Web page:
20 octubre 2008


By "the famous norteamerican woman's writer"

SPOOK. Science tackles the afterlife.
Mary Roach. 288 pgs.

"People frequently confuse a breezy style, humor and ability to entertain with being superficial. While Mary Roach's latest book isn't quite as compelling as "Stiff" it's an enjoyable journey one step beyond. When Roach is serious (which pops up between very funny quips)she asks some important questions about the afterlife, our perception of it, ghosts and reincarnation. Perhaps it's the subtitle that disappoints people but having read "Stiff" I knew what to e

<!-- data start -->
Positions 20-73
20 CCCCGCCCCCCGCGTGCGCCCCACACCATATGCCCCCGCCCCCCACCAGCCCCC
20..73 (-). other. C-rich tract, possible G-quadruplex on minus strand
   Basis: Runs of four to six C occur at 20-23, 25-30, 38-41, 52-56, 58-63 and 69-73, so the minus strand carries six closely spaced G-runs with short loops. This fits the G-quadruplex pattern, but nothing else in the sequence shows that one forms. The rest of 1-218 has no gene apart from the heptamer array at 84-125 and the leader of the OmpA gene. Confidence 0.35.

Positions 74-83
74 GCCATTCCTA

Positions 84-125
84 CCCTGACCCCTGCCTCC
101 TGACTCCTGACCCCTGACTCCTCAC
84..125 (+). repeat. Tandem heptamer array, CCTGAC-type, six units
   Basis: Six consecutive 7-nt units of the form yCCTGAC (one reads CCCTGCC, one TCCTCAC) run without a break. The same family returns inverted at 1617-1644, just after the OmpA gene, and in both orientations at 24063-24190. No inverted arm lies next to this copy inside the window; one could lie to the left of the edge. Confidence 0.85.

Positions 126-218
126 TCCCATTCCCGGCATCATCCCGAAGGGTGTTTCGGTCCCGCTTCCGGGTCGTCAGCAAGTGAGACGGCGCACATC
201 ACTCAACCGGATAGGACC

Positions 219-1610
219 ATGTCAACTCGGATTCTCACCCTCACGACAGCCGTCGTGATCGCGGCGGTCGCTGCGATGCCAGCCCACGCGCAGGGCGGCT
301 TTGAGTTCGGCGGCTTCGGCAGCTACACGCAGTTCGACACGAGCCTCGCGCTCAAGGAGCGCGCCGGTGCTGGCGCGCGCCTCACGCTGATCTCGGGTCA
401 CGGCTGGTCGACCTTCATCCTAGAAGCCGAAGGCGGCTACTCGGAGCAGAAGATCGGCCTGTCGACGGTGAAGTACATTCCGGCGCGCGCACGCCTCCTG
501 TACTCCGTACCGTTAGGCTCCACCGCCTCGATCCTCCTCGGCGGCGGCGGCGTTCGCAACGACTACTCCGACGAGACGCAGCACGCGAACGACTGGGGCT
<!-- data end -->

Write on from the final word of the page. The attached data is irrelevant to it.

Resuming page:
xpect. If you come to this book ignoring the subtitle (this skeptical humorist tackles the afterlife and science although more about that later with a sense of humor but doesn't quantify the afterlife with science herself). Roach asks some penetrating questions with humor. For example, she discusses an author that discusses reincarnation, birthmarks and how a pregnant woman can see the corpse of someone. The soul of the slain man turns up in her child. Also, she discusses a pretty creative idea--emotional imprinting from an event that can leave birthmarks on the skin of the unborn creating a duplicate of a birthmark from the person whose soul has flown into the unborn child. She goes on a journey to investigate a family that claims their child has memories from a previous life and while going as an unbiased observer using humor and logic to deflate some of these unusual claims. Yet she's always hopeful. She relates the story of a computer that is used for near death experiences. She discusses Professor Bruce Greyson's experiment in near death experiences using a computer with images that can only be seen if you were hovering below the ceiling. Patients that have had defibrillators put in have their hearts stopped to see if their defibrillators are working (they should restart the patient's heart). Many people claim to have seen the attempt to revive them floating above their body. If that's the case they should be able to see the computer screen and tell Greyson what images are on it. She also takes a look at cases involving ghosts and other related areas. Roach focuses on the scientific approaches taken by various people to try and verify the afterlife's existence. This isn't a "science vs. faith" argument. Instead, this is an attempt to see if the scientific approach works or not in these various experiments. Roach asks some practical and hard questions about these various experiments, theories and researchers. The subject is more elusive here than in "Stiff" for obvious reasons. This isn't a book about faith. Roach is trying to find some solid basis for faith in the afterlife and that is going to continue to be challenging. Roach discusses in her afterword that she starts all of her books in complete ignorence of the subject. Does that provide her with a sense of the impartial attitude that journalists need to write material like this? I'm not sure but it does allow errors, holes and mistakes to occur. It also means that she really doesn't have a whole lot to prove. Regardless of whether "Spook" is as balanced and informed as it should be Roach asks some provocative questions and tries to find answers. You may not be enlightened but you will be entertained and the questions that Roach asks are always interesting. While the answers don't always hold up to scrutiny Roach's journey to discovery is always entertaining."

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